I’m not a nautical person but there are some days when I feel good out on the water. It’s a coin toss. It really is.


Like many New Zealanders, Nadine Anne Hura (Ngāpuhi, Ngāti Hine) has grown up with a foot in two worlds: te ao Māori and te ao Pākehā. She joins Te Papa Tupu eager to work on her manuscript of essays about identity, language and belonging. She has three children and lives in Porirua.

Please Show, Don’t Tell

There is something elusive about writing, and I’ve formed the opinion that this is what makes writing art. Or not art. I don’t mean that in a snooty way, rather as a form of humble appreciation. It’s the difference between riveting writing and writing that is a bit naff, a bit off. The type of book you read until 3 a.m. and the book you get two pages into and then decide to never pick up again.

My mentor Simon describes it as ‘making the reader ping’. A very scientific explanation.

What is ‘ping’? At the third Te Papa Tupu writers’ workshop, we had some time to talk about the manuscript. Simon – who presented an awesome workshop on story arc – shared his general contentment with the arc and character development. But there was a hiccup. There were issues at a sentence level. With my writing.

There was no ‘ping’. Parts of it were not quite right. In others, something was missing. Although there are huge battles, blood spattering and the heads of bit-part characters rolling … it still wasn’t engaging as heads rolling really should be.

This was a bit daunting. Everything else was great – except for the writing itself. This is something to grapple with, a challenge right up there with defeating an evil sorcerer. So, Gandalf the Wizard/Simon the Mentor gave me advice that was something like, become the character before writing. Visualise yourself in the character’s body and engage with the five senses. What can Hine or Pakū touch? What can they taste, smell and hear?

‘Visualise yourself in the character’s body and engage with the five senses.’ 

I gave this a go. I tried – I really did. I visually imagined myself as the characters in my head. I rode that giant moa, I fought the evil sorcerer, I imagined being kidnapped by an unknown blue-hooded stranger. I made myself vomit with fear. It was better, Simon assured me. But still … not there yet. There was something else. I was telling too much and needed to Show, Don’t Tell. This was the first time I had ever heard of this.

What is Show, Don’t Tell? Well, as far as I know, it’s allowing the reader to experience the story through action, thoughts and senses rather than through description. In her workshop, Paula Morris alluded to Show, Don’t Tell through Point Of View – writing from the POV of the character.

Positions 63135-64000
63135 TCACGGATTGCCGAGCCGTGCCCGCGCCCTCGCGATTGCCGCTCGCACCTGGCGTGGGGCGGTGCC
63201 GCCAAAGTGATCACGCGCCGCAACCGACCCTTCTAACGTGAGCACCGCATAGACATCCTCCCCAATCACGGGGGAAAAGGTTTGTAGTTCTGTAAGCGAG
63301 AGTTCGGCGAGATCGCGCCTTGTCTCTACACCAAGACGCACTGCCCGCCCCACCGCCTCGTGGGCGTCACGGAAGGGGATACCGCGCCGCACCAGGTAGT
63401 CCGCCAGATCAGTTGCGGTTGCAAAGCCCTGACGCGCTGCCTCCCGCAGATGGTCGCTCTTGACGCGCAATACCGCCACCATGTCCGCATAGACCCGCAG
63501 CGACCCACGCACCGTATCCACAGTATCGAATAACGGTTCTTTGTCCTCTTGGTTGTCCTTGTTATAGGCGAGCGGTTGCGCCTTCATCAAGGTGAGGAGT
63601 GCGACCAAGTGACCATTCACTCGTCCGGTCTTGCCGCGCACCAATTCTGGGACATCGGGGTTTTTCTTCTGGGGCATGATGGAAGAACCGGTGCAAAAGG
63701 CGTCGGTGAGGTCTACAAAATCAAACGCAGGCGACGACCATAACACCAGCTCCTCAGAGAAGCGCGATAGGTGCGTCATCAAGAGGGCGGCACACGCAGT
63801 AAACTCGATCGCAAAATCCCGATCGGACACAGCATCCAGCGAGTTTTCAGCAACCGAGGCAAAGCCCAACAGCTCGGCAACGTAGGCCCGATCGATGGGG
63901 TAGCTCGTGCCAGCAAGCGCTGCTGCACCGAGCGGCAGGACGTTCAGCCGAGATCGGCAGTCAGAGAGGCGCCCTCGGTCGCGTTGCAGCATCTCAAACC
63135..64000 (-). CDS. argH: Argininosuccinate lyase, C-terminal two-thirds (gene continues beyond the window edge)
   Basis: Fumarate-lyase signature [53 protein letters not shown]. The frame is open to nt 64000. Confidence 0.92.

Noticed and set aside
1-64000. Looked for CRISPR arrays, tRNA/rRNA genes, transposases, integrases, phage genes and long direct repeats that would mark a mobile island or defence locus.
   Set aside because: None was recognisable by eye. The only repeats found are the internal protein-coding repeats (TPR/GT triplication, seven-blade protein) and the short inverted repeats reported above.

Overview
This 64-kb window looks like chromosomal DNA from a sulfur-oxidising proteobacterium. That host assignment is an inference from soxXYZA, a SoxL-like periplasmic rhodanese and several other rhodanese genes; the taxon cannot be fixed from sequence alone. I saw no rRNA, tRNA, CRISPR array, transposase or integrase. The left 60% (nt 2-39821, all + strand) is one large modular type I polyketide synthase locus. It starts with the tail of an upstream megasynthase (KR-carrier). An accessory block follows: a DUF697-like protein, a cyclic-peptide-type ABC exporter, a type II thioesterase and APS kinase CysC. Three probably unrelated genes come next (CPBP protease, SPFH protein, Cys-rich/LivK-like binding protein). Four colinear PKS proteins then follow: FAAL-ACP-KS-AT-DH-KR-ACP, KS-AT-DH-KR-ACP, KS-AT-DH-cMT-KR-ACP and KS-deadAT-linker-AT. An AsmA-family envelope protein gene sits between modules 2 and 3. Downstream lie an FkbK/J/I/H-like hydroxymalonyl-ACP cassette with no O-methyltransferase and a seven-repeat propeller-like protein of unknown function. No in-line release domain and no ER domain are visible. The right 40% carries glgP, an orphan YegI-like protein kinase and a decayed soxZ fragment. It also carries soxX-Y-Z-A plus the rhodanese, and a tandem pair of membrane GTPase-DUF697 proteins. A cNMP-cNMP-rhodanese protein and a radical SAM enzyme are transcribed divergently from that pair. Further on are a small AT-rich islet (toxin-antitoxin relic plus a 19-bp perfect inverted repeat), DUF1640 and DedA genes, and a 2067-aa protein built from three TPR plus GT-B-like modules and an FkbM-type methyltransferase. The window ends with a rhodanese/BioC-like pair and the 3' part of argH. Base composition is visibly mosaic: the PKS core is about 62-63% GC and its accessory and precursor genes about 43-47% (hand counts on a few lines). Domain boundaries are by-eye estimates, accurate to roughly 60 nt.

Hine and Pakū face insurmountable evil, cursed and grotesque animals, skeleton people, a scar-faced sorcerer and taiaha-wielding men who have ‘no-eyes’. Because of this, fear is a pretty common emotion in my manuscript. So, instead of saying ‘Hine was afraid’, if you Show, Don’t Tell, it’s ‘Hine’s chest tightened’, ‘Hine froze’, ‘her mouth was dry’, ‘her brow was covered in sweat’, ‘she rubbed her sweaty hands on her skirt’. From this, the reader assumes (if it works) that Hine is under some kind of stress and from the context that it would be fear.

‘Show, Don’t Tell through Point Of View – writing from the POV of the character.’

Now, I’m sure there have to be better examples than that (if you do know of any, please share in the comments below so I can steal them haha), but the point is that these are the kinds of things I’ve had to think about.

Confusingly, all writers actually DO tell. I know … right? Confusing. If you look at it this way, it would be pretty hard to write a novel that didn’t tell at all – not once. Especially in the young adult genre and with an action-packed storyline.

This is what is so confusing about this concept. You have to Show, Don’t Tell, but actually, do tell, but not too much. Give enough information for the reader to understand what is going on, but don’t over prescribe. Otherwise, you are robbing them of the chance to fill in the blanks – to recreate the novel as they see it in their own minds.

‘Give enough information for the reader to understand what is going on, but don’t over prescribe.’

So, I turned to the help that was suggested at the workshop, and on a surprisingly windy day, I wandered into Wellington City Library and picked up Beyond the First Draft: The Art of Fiction by John Casey. Now, this book is not a page-turner by any means. The best way to describe it would be that it hurt my brain. I felt like I was reading the ancient texts of some religion or perhaps the oral teachings of Te Papa Tupu mentor ‘Yoda’ (aka author James George).

An excerpt: